A Christmas tree set up in the middle of a Glidden intersection is plugged into one of the city’s only stoplights.
A Christmas tree set up in the middle of a Glidden intersection is plugged into one of the city’s only stoplights.

December 16, 2016

Glidden

There’s a running bet at Downtown Lounge about the Christmas tree in the middle of Idaho Street.

When is someone going to hit it?

A couple weeks ago, the bar’s owner decided to revive an old town tradition from when he was a young boy in Glidden.

“I remembered that big beautiful tree in the middle of the intersection,” said Roger Hartwigsen, who is now 65 and also the town’s mayor. “I just got to thinking. ... I had a bunch of extra Christmas lights.”

He had seen recent news reports in other small towns that had trees in streets, so he went to Hoogestraat Christmas Tree Farm in Arcadia and bought a 12-footer.

The public works department bolted it to the center of the intersection of Idaho and Second streets, directly beneath a red flashing light that tells drivers to stop. They have to swerve a bit to miss it.

It’s decorated with Hartwigsen’s multi-colored lights which illuminate when the street lights turn on at night.

“I get a lot of comments about it,” Hartwigsen said. “I bet they’ve been 97-percent positive.”

Jacky Sklenar, who lives in Glidden with husband Nick and their three children, braved the cold this week with her 6-year-old daughter, Lena, for a Facebook photo with the tree.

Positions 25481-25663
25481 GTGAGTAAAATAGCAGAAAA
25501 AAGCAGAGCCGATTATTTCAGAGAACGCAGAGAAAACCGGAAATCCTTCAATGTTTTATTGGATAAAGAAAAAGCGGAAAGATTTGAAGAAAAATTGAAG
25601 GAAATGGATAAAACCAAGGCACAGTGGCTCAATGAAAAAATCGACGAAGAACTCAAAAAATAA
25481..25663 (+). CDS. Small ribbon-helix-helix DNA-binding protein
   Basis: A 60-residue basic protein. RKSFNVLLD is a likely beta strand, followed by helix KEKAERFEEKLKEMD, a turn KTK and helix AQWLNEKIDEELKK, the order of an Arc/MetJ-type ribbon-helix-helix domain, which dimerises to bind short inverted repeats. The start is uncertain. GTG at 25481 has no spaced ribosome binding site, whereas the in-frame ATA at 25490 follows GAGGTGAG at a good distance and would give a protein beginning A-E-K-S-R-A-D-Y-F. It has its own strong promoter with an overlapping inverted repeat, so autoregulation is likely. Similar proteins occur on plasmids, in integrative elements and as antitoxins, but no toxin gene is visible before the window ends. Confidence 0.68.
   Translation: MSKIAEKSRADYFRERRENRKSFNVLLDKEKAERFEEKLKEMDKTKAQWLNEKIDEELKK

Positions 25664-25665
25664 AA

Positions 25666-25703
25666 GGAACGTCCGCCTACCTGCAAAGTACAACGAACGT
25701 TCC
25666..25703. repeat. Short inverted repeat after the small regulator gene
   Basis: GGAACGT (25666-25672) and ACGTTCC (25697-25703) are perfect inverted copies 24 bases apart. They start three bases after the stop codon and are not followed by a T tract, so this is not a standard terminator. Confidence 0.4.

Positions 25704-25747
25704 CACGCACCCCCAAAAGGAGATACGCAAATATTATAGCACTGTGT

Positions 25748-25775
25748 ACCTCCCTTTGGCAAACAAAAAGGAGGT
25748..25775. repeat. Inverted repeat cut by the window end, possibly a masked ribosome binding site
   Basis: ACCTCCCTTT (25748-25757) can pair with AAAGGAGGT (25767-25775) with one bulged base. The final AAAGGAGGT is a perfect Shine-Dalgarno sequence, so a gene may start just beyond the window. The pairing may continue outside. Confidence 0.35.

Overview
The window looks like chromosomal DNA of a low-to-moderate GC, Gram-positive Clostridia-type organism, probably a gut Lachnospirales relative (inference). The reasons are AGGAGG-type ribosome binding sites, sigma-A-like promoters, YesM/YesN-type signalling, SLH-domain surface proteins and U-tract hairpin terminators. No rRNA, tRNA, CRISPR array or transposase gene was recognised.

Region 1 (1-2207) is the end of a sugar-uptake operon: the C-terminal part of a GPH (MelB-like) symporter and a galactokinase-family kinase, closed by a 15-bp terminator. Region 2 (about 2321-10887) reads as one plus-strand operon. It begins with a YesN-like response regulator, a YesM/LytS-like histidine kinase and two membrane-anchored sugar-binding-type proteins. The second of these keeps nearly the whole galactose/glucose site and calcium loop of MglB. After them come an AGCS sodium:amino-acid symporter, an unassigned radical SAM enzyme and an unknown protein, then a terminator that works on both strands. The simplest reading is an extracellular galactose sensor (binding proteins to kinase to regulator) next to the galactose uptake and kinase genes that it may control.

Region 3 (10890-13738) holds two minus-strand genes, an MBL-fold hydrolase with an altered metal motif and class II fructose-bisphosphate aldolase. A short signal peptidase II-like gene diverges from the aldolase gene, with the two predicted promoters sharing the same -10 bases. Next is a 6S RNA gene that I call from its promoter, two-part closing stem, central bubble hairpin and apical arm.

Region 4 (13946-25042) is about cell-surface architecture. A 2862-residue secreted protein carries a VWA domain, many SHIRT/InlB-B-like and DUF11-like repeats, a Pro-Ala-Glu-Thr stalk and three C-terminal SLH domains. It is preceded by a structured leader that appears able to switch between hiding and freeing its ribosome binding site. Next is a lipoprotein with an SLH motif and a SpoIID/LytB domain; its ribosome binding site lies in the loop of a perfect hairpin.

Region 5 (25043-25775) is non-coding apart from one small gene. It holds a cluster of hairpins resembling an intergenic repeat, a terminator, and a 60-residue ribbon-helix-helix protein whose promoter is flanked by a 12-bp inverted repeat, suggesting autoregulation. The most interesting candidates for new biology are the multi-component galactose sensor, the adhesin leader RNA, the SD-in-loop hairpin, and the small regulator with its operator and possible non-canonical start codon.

“It’s the epitome of a small town,” Sklenar said later. “It’s charming. I love that it was plugged into the stoplight. Something like that would never happen in a bigger town. It’s what makes Glidden such a sweet and charming town.”

One woman complained that a car almost struck her when a driver was distracted by the tree.

But Hartwigsen’s only regret this year is not buying a bigger one. The Austrian pine would dominate a living room, but it’s smallish in the middle of a downtown intersection.

Hartwigsen plans to scout a bigger one for next year.

And that means the city might have to move its center-of-the-intersection stoplight and install a manhole to support the larger tree, said Robert Bock, the town’s public works director.

“It brings on more of the Christmas spirit,” Bock said. “Come to Glidden to see it.”